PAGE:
Get ready to lose weight by losing your lunch! The U.S. FDA (Food and Drug Administration) has just approved a new device that is supposed to drain a portion of a person’s stomach contents.
The AspireAssist device is directed for use by obese people who are at least 22 years of age and have not been able to lose weight despite all other approaches, excluding surgery. This device was developed by a Pennsylvania-based company called Aspire Bariatrics.
The device consists of a pump that is attached to a hose. The hose is surgically implanted in a patient’s stomach which is then used for sucking the food out. This hose is connected to a “disk-shaped port valve” that comes out of patient’s skin, according to a release from the FDA. The patients are supposed to use this device about 20 to 30 minutes after a meal, and are required to open the valve for 10 minutes or so to drain out 30 percent of the calories consumed during the lunch right into the toilet.
Here is a video of how it works:
According to a clinical trial held by the company, a group of 111 people were asked to use the device along with “appropriate lifestyle therapy”, while other 60 people underwent lifestyle therapy without the device. The AspireAssist group using the device lost an average of 12.1 percent of their body weight after a year of this experiment, when compared with a loss of 3.6 percent of body weight for the control group. The FDA reviewed results from this trial and then gave the go-ahead for this device.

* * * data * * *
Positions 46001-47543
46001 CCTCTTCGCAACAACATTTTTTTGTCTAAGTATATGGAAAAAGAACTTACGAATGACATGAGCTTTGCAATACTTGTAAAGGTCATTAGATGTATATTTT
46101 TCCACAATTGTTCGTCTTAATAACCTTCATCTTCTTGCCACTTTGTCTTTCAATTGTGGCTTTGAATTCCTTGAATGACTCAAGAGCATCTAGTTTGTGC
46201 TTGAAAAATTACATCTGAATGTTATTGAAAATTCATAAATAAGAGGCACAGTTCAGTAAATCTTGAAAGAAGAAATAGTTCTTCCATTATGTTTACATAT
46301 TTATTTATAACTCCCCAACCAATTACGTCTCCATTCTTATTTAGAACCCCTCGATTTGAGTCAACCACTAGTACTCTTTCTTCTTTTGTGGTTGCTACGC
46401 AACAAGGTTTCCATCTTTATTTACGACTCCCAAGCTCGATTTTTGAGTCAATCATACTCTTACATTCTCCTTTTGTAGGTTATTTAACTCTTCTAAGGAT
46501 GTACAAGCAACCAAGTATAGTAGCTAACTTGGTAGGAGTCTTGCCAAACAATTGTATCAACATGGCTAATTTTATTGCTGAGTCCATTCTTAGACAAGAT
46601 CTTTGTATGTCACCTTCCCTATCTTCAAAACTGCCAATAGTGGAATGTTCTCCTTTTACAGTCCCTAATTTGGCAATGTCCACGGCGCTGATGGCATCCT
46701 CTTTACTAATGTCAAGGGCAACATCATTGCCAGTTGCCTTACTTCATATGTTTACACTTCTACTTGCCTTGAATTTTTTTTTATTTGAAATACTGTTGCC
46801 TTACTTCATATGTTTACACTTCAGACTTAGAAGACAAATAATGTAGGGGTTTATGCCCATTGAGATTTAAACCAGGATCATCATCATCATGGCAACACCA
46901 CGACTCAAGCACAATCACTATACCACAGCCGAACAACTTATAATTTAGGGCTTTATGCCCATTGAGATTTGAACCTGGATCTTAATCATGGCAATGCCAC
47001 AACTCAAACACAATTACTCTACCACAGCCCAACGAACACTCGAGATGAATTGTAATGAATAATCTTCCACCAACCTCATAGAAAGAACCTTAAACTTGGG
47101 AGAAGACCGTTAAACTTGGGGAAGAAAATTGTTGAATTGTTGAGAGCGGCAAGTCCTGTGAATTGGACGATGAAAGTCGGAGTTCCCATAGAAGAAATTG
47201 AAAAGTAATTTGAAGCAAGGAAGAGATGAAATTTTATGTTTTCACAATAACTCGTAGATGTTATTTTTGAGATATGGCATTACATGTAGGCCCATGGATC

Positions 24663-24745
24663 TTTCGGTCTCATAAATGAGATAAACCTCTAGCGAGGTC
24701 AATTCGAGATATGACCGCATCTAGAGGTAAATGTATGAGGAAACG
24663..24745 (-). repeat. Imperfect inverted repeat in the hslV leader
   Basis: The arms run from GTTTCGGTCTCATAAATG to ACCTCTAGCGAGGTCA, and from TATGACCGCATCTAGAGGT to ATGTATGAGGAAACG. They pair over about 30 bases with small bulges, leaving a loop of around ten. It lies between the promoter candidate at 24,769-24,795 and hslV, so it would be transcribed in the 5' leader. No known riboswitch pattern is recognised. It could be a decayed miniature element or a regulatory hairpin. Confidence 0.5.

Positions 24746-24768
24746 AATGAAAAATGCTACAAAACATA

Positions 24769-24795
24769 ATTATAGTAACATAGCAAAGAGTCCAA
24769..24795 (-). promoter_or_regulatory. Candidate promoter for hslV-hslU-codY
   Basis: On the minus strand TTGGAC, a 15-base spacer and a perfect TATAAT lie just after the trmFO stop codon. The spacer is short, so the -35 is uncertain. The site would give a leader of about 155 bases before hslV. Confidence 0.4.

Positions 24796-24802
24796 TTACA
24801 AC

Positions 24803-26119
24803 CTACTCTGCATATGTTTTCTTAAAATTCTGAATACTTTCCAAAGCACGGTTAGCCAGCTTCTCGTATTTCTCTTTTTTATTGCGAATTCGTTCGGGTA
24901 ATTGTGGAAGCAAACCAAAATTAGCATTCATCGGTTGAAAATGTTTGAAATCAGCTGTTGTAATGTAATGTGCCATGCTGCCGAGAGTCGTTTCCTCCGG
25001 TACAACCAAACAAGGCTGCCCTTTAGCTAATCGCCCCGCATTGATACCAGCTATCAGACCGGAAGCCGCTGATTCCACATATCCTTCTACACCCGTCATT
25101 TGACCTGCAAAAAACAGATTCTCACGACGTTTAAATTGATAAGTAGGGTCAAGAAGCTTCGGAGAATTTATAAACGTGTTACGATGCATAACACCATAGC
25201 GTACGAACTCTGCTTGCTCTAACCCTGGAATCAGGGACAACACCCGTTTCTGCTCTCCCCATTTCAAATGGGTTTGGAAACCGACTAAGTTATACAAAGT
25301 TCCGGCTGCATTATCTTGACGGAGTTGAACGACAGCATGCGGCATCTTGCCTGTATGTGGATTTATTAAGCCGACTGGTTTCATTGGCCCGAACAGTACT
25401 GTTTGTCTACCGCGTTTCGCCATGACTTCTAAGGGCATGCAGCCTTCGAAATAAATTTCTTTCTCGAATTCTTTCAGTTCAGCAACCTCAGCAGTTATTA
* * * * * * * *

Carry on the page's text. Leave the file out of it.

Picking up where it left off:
If you want to lose you appetite, here is a video showing a trail of how this works on a real person:
According to Dr. William Maisel, deputy director for science and chief scientist at the FDA’s Center for Devices and Radiological Health, the AspireAssist approach will help in providing effective control of calorie absorption. This is a key principle of weight management therapy, and needs to be regularly monitored by the patients and their health-care providers in order to develop healthier eating habits and reduce the unnecessary weight.
There are of course a host of things that could wrong in using this device. This includes side effects like occasional indigestion, nausea, vomiting, constipation and diarrhea. There can also be grave side effects from the placement or removal of the tube, like sore throats , bleeding and pneumonia, and irritations or conditions around the valve on the outside of the body.
Reactions to the device have been 50/50, with some ecstatic while other rather apprehensive. The nutritionist call the device an enabling device not a helping one, and have their doubts over its misuse and side effects.
Here is a video released by the company showing the medical procedure of installing the device:
What do you think about the device?
Is it a healthy option for weight loss, or do you think the side effects overhaul its positives?